Saints all over the world struggle to eat and have a roof.  Otherwise there would be no need for Church welfare services.
So I would support rewriting the statement so that the hungry, homeless Saint is not further humiliated by someone judging them less than faithful, less worthy, just because their whole world fell apart.
 
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Roper

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"If you are a faithful member of the Church striving for self-reliance to the best of your ability, the Lord will not allow you to go hungry or homeless."

Perhaps a better way to say it is this: "If we are faithful members of the church, striving to build the Lord's kingdom to the best of our abilities, the Lord will guide us to the hungry and homeless."

The Lord is not some super powerful magician in the sky. He is our King, and we are His disciples. We do the work of His kingdom as we follow Him.
All grown-ups were once children...but only few of them remember it. ― Antoine de Saint-Exupéry, "The Little Prince."
 
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Palmon

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What Dyany and Roper said.
 
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nitasmile

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That is a double negative but yes a faithful person can be hungry and homeless.

 
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pnr

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He only has flawed mortals to work with, after all.   I suspect that there ARE times when His children go hungry because no one is listening or acting on inspiration to address the issue.   And in a world of every soul living full discipleship of Him, I think there will be no hunger that cannot be address with manna from heaven.
Nauvoo 1270, Feb 2005
 
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Enochscion

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After posting, I decided I wanted to go back to the actual book and make sure I'm not interpreting what I think it is saying too far. While I'm pretty sure the idea I expressed is widely believed by members of the Church (American members at the least), I don't want to be channeling my frustration unnecessarily at a source that might not actually be supporting that idea. But when I went back to the book, this is what I saw (I've bolded certain parts):

Personal Finances for Self-Reliance (2016) (https://www.churchofjesuschrist.org/study/manual/personal-finances-for-self-reliance?lang=eng)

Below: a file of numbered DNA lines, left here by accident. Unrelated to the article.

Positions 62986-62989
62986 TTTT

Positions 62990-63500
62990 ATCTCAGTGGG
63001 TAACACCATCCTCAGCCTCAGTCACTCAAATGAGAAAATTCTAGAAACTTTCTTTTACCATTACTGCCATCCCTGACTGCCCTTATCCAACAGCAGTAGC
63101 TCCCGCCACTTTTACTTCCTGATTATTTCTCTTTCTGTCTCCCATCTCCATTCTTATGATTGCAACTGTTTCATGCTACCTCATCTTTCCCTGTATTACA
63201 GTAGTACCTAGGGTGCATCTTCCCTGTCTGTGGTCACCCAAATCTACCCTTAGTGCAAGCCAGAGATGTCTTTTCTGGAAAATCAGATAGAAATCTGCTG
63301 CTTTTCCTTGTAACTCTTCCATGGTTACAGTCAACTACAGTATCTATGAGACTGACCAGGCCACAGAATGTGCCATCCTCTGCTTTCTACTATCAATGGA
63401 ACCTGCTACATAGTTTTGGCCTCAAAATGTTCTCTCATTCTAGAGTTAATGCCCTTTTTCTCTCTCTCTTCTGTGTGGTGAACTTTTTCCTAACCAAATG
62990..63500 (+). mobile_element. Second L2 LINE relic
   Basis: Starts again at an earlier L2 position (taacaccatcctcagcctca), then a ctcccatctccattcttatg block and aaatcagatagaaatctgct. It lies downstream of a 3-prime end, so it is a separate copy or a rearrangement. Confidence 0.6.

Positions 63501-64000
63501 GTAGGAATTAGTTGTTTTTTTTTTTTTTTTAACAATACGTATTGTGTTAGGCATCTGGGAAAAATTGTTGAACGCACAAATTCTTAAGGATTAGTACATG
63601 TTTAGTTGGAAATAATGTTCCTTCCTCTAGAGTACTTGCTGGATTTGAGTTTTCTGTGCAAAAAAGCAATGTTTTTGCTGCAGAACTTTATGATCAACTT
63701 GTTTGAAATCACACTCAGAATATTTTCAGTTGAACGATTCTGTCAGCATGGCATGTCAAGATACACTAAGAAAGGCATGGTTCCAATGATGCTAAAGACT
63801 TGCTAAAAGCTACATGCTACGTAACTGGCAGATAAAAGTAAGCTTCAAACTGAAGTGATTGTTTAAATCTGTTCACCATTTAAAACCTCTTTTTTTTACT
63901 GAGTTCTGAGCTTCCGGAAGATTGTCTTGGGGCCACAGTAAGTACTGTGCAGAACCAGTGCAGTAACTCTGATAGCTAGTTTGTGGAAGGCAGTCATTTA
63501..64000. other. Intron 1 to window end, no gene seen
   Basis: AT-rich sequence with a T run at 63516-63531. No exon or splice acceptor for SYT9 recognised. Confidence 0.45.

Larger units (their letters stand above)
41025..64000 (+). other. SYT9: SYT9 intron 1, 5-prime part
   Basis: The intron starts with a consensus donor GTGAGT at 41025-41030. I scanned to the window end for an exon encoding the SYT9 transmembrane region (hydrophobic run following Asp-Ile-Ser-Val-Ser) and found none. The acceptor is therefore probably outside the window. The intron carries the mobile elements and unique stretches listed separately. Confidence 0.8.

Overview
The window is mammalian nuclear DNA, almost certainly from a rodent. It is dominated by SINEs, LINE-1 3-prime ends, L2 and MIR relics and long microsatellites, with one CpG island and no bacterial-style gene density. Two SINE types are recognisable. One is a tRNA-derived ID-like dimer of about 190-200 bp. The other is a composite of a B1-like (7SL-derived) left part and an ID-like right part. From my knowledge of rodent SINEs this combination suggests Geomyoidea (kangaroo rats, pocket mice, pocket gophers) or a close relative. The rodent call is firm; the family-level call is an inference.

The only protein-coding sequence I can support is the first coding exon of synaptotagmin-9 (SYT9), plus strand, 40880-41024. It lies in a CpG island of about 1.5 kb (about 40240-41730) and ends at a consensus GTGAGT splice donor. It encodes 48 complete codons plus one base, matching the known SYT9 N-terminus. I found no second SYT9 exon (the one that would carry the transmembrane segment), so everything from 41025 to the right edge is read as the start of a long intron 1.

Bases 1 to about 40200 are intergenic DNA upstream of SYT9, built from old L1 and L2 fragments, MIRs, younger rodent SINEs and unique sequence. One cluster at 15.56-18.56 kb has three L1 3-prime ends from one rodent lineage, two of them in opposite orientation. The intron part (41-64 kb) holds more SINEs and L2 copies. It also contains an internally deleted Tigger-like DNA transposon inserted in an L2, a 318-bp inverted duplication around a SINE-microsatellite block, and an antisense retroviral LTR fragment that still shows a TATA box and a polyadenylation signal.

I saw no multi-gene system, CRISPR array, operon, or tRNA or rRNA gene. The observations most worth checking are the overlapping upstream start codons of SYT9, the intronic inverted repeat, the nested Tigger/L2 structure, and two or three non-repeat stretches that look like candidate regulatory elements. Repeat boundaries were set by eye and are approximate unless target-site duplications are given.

In the Message from the First Presidency:

Quote
Dear Brothers and Sisters:

The Lord has declared, “It is my purpose to provide for my saints” (D&C 104:15). This revelation is a promise from the Lord that He will provide temporal blessings and open the door of self-reliance, which is the ability for us to provide the necessities of life for ourselves and our family members.

In the section My Foundation: Self-Reliance is a Principle of Salvation:

Quote
"That day I learned that there is a solution to every problem." - Elder Enrique R. Falabella (part of a story)

Quote
Being self-reliant does not mean that we can do or obtain anything we set our mind to. Rather, it is believing that through the grace, or enabling power, of Jesus Christ and our own effort, we are able to obtain all the spiritual and temporal necessities of life we require for ourselves and our families. (Manual text)

Quote
“Self-reliance is the ability, commitment, and effort to provide the spiritual and temporal necessities of life for self and family. As members become self-reliant, they are also better able to serve and care for others.”

Handbook 2: Administering the Church (2010), 6.1.1 (quoted in manual)



Thoughts?
 

Jason

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Much USA Poverty (and other advanced countries) is still luxury compared to poverty in the rest of the world. With the charities and government programs are available here, there shouldn't be anyone who cannot have enough calories and some sort of shelter. Even the drug addicts in the drug/homeless camps in Seattle get enough food and have options for indoor shelter. That is not true in many parts of the world. That is not true for most of history. It begins to be an apples to oranges comparison.
 

dyany

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I think this can be narrowly interpreted as we, basically alone with Christ, will be able to provide 'all the necessities of life.' I firmly believe this narrow interpretation to be complete BS. I have seen way too many people disabled to the point of absolutely being unable to provide for themselves, let alone their families, temporally. Period.
However, the statement itself contradicts that interpretation, when it says we would be "better able to serve and care for others." Unless the 'others' referred to are, by the narrow interpretation, unworthy or unfaithful, they wouldn't NEED to be served or cared for, right?